It has the second biggest department store in the world, the KaDeWe, where we (except for the bored husband) indulged in some excellent German pens. We also had a snack at the food hall, which was David Jones on all kinds of drugs.


We also stopped at a Christmas market that wasn’t selling the usual decorations and glüwein, it was all handmade stuff. Look at these leather pouches that we got, allegedly made by the stallkeepers mum.

It also has about a gajillion museums containing all kinds of stuff “acquired” during colonial times, one of which we peeked into today for a dose of gobsmackingness. We also surprised the kids with the museum of computer games.

They had my entire computing history. The TRS 80, the text only adventure game Zork, the Apple II (signed by Steve Wozniak!), the first Mac. Remember Bard’s Tale Kev? I beat the Moose at Asteroids on an Atari. Ahh, the memories. We’ll go to another proper museum tomorrow.

We attempted to do a bit of the Wall, but that thing is over sixty kilometres long. It is commemorated by a cobblestone track which disappears a lot under construction zones, but we followed it along the river a bit and saw some very sad memorials to the people shot trying to cross it. We’ll go to Checkpoint Charlie tomorrow for the full experience.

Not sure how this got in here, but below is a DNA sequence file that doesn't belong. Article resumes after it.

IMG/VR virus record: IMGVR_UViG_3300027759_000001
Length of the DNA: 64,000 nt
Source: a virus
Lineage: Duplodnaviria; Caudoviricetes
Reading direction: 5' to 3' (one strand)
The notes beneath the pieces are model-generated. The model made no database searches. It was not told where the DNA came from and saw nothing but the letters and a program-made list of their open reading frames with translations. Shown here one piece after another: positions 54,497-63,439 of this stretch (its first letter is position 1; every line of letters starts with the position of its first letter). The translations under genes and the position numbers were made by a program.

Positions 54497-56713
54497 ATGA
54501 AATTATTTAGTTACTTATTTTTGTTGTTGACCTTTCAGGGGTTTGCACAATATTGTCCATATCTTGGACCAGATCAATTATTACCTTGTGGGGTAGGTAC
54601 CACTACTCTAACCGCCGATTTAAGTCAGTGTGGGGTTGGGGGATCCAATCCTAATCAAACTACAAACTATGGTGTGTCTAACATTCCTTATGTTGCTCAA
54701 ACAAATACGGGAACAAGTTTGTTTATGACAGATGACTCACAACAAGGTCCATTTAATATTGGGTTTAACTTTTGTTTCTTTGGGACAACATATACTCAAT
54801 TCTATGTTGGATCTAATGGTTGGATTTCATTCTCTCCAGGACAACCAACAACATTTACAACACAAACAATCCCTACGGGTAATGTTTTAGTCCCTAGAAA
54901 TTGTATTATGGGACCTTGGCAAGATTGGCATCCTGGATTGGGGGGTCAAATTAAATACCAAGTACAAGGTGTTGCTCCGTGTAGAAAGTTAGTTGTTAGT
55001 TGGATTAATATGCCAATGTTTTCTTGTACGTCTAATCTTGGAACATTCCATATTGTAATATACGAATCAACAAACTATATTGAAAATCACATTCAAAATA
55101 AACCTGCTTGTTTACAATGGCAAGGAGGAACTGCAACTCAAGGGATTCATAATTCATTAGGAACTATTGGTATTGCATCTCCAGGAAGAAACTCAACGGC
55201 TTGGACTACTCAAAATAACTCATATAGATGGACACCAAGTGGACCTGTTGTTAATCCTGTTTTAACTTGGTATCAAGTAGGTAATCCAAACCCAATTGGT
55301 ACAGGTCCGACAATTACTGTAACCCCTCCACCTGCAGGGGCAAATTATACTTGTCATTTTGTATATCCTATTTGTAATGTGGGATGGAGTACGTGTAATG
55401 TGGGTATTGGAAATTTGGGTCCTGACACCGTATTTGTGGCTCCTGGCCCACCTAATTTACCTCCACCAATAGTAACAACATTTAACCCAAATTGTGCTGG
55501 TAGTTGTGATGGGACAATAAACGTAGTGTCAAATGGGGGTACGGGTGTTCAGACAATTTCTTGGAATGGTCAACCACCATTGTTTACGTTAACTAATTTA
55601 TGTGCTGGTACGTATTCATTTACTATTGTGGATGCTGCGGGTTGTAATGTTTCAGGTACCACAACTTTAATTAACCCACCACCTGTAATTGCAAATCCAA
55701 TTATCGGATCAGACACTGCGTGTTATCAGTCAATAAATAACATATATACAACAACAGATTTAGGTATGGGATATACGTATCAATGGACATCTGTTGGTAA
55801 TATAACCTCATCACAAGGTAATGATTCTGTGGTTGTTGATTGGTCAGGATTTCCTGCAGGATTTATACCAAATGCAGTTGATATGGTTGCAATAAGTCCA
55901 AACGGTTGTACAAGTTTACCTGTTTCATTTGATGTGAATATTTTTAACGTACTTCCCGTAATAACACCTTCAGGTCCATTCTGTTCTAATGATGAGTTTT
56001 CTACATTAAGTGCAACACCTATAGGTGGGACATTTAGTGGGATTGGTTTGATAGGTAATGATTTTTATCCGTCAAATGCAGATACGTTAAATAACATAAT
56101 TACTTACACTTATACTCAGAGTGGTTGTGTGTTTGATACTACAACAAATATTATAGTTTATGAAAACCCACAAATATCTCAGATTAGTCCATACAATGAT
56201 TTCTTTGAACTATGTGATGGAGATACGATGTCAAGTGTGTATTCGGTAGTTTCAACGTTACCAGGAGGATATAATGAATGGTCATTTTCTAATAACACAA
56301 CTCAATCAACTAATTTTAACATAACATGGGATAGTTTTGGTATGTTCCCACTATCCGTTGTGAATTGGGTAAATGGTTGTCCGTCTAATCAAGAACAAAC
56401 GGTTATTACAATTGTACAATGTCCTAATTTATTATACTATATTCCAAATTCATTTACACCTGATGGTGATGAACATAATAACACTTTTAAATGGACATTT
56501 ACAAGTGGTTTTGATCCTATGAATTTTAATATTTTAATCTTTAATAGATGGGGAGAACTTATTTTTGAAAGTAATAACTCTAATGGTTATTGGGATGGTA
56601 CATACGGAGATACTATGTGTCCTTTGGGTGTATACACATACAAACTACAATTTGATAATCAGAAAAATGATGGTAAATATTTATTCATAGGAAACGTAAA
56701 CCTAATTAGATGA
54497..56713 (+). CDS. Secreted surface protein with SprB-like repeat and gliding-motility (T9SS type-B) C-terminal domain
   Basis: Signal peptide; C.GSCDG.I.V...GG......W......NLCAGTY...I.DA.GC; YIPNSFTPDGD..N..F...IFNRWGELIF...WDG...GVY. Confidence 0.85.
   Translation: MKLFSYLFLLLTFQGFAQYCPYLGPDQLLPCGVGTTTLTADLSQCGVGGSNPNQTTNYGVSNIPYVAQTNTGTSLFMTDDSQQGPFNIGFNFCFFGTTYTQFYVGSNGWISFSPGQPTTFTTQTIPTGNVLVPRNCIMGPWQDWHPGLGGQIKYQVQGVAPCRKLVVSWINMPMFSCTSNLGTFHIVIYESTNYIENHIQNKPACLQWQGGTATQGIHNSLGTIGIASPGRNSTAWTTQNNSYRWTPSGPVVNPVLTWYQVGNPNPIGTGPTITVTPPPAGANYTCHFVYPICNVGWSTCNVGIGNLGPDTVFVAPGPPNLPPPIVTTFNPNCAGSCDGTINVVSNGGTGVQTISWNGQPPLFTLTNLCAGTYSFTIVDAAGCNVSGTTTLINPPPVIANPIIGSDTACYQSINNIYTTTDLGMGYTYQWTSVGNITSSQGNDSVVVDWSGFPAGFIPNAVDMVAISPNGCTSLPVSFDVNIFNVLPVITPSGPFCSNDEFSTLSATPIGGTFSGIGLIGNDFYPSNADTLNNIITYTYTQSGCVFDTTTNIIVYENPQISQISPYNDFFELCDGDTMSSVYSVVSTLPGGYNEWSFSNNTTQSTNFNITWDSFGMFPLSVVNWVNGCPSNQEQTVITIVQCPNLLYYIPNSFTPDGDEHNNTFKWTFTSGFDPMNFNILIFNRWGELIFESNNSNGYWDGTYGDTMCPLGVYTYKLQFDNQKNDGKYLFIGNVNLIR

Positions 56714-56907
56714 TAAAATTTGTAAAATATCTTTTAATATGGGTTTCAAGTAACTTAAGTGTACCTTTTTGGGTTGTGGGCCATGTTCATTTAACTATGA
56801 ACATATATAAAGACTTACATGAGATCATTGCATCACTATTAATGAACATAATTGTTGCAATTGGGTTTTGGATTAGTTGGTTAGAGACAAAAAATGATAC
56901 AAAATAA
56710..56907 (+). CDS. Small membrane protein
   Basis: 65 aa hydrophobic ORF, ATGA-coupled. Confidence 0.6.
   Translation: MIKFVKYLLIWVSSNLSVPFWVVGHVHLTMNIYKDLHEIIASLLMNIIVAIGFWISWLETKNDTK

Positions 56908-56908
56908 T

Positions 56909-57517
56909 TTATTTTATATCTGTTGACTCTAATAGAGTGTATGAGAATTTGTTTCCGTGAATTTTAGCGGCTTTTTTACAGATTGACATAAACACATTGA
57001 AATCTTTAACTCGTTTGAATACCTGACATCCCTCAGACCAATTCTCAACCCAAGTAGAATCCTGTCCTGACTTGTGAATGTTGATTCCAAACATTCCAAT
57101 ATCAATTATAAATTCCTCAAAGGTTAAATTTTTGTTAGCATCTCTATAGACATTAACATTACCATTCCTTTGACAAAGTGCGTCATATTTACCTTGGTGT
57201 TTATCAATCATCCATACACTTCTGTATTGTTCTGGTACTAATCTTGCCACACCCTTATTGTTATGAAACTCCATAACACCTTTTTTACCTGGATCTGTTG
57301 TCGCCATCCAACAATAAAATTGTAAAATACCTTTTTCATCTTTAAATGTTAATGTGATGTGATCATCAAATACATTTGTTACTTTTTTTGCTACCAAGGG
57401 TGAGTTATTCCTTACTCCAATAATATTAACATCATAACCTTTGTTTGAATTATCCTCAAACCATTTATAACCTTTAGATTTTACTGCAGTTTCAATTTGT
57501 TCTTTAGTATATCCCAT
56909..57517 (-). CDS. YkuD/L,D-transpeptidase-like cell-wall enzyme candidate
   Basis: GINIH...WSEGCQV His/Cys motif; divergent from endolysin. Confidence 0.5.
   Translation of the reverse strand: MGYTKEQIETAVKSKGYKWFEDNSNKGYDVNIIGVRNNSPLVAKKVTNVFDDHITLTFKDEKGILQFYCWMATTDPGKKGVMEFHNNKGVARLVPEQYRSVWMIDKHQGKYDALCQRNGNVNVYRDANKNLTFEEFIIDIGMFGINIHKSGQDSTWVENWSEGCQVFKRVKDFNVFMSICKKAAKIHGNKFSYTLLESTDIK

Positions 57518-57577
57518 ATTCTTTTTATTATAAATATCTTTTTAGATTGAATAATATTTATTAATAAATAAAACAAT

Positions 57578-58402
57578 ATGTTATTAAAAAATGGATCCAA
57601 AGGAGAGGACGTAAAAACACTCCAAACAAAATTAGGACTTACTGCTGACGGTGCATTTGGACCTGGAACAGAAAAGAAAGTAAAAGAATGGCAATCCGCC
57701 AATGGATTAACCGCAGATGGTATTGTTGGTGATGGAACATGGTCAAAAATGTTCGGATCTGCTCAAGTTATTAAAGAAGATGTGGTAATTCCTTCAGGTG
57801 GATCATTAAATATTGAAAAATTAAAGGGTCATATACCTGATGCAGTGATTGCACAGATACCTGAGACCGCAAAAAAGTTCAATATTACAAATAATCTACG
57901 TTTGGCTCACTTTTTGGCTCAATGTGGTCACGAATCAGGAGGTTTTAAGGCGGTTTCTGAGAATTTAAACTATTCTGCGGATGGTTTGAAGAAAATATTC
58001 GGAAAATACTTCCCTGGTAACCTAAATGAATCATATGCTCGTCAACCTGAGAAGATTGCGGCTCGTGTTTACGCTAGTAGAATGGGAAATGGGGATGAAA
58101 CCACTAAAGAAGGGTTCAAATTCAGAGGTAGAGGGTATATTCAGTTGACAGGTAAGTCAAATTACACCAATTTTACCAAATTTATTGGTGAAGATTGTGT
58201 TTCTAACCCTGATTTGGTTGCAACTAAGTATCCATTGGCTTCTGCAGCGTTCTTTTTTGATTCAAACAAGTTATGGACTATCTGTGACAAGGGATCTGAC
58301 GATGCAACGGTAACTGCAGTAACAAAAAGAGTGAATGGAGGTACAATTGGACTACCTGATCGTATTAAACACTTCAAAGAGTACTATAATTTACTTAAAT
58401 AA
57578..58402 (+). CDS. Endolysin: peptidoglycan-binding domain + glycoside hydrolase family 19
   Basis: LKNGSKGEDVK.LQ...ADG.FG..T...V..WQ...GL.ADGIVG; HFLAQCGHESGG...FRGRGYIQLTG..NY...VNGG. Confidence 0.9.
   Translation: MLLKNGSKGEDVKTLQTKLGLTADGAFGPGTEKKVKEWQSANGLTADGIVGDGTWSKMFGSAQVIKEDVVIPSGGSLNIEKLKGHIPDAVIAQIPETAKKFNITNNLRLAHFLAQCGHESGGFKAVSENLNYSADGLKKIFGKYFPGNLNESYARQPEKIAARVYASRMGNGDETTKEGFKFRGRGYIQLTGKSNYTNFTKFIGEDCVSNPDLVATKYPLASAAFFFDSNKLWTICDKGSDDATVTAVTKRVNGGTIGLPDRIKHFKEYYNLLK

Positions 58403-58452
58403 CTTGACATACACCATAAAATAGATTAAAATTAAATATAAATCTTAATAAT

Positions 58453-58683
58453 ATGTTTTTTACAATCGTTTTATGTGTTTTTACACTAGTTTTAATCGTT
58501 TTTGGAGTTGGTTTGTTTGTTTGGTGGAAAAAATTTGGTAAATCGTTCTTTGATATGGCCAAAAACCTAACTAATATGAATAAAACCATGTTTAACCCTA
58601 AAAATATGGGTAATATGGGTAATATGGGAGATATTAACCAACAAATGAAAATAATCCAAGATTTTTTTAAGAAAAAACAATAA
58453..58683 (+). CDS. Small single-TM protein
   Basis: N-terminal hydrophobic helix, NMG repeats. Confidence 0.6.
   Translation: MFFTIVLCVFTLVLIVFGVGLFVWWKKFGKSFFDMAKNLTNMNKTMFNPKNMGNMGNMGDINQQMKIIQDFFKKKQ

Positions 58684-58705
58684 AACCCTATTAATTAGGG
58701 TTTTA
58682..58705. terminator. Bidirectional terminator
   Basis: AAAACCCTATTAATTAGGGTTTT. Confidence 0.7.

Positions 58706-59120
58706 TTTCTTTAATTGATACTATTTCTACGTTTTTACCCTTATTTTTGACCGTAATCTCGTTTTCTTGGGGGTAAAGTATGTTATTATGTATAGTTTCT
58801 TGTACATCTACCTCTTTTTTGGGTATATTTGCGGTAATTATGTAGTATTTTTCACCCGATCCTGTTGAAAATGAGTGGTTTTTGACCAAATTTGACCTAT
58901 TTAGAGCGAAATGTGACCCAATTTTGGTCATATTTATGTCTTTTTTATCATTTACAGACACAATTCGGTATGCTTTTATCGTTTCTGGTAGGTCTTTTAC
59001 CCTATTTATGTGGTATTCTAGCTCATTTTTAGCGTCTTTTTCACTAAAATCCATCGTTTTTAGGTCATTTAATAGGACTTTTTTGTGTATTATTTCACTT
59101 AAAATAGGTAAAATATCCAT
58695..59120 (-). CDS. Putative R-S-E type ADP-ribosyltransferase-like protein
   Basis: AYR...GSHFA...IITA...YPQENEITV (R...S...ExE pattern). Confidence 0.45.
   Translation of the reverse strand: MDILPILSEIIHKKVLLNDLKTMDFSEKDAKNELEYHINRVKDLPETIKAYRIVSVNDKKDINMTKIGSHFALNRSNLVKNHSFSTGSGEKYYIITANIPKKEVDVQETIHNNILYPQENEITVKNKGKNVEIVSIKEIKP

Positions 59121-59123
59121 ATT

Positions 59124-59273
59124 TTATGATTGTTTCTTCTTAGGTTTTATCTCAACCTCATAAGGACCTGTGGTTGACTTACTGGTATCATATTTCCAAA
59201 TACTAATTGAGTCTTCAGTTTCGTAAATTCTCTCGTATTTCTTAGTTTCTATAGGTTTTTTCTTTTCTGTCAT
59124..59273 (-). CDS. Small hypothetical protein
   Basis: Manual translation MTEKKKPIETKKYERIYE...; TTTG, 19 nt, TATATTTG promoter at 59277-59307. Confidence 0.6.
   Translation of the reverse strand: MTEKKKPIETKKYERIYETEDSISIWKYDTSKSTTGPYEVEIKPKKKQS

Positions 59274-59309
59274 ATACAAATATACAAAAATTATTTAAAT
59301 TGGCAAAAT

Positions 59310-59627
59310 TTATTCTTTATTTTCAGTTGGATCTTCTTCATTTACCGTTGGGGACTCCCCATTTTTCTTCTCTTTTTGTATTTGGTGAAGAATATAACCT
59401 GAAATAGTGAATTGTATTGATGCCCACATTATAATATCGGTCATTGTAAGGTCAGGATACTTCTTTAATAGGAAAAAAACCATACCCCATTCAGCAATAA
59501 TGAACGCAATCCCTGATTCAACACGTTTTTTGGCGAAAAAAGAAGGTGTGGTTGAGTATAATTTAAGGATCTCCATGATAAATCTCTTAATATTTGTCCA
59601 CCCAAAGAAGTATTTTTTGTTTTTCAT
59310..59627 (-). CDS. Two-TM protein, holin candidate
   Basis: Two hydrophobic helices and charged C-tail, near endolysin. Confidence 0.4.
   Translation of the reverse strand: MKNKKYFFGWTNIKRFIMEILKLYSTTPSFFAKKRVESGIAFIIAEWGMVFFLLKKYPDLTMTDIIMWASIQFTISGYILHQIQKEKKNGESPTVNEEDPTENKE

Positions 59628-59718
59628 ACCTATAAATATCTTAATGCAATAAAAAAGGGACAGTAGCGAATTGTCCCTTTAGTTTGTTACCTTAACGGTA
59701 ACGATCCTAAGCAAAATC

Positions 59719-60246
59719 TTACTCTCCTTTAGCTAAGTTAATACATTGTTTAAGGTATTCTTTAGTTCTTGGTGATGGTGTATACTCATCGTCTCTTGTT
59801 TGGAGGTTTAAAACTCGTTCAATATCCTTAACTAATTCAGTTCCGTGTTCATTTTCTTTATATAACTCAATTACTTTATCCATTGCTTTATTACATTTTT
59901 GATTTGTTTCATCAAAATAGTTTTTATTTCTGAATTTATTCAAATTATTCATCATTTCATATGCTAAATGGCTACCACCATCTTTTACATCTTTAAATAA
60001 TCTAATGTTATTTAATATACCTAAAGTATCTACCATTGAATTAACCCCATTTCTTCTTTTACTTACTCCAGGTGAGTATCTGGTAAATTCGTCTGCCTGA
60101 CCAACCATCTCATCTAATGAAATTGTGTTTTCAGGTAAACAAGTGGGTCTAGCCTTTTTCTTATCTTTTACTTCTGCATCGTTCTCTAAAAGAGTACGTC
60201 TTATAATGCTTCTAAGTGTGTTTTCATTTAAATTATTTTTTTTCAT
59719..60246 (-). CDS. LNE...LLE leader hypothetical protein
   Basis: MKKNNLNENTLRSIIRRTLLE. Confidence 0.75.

What I’ve Learned about Camping. Part One. Setting Up.

Contrary to popular belief, it wasn’t my fault we’ve never gone camping. It just that in such an active family we’ve never managed to find a weekend that was completely and totally free of sport. When a long weekend loomed that had been reserved for a family event that was subsequently postponed the time seemed right. Ho for Glenworth Valley.

There appear to be two types of campers. One lot are after a cheap holiday, so they bring along all the comforts of home. A giant tent with multiple annexes. A folding pergola. Tables and chairs. Gas barbecues. Many lights. Flock lined inflatable air beds with pockets so they don’t fling you off if you roll over too incautiously in the night. Their own toilet paper.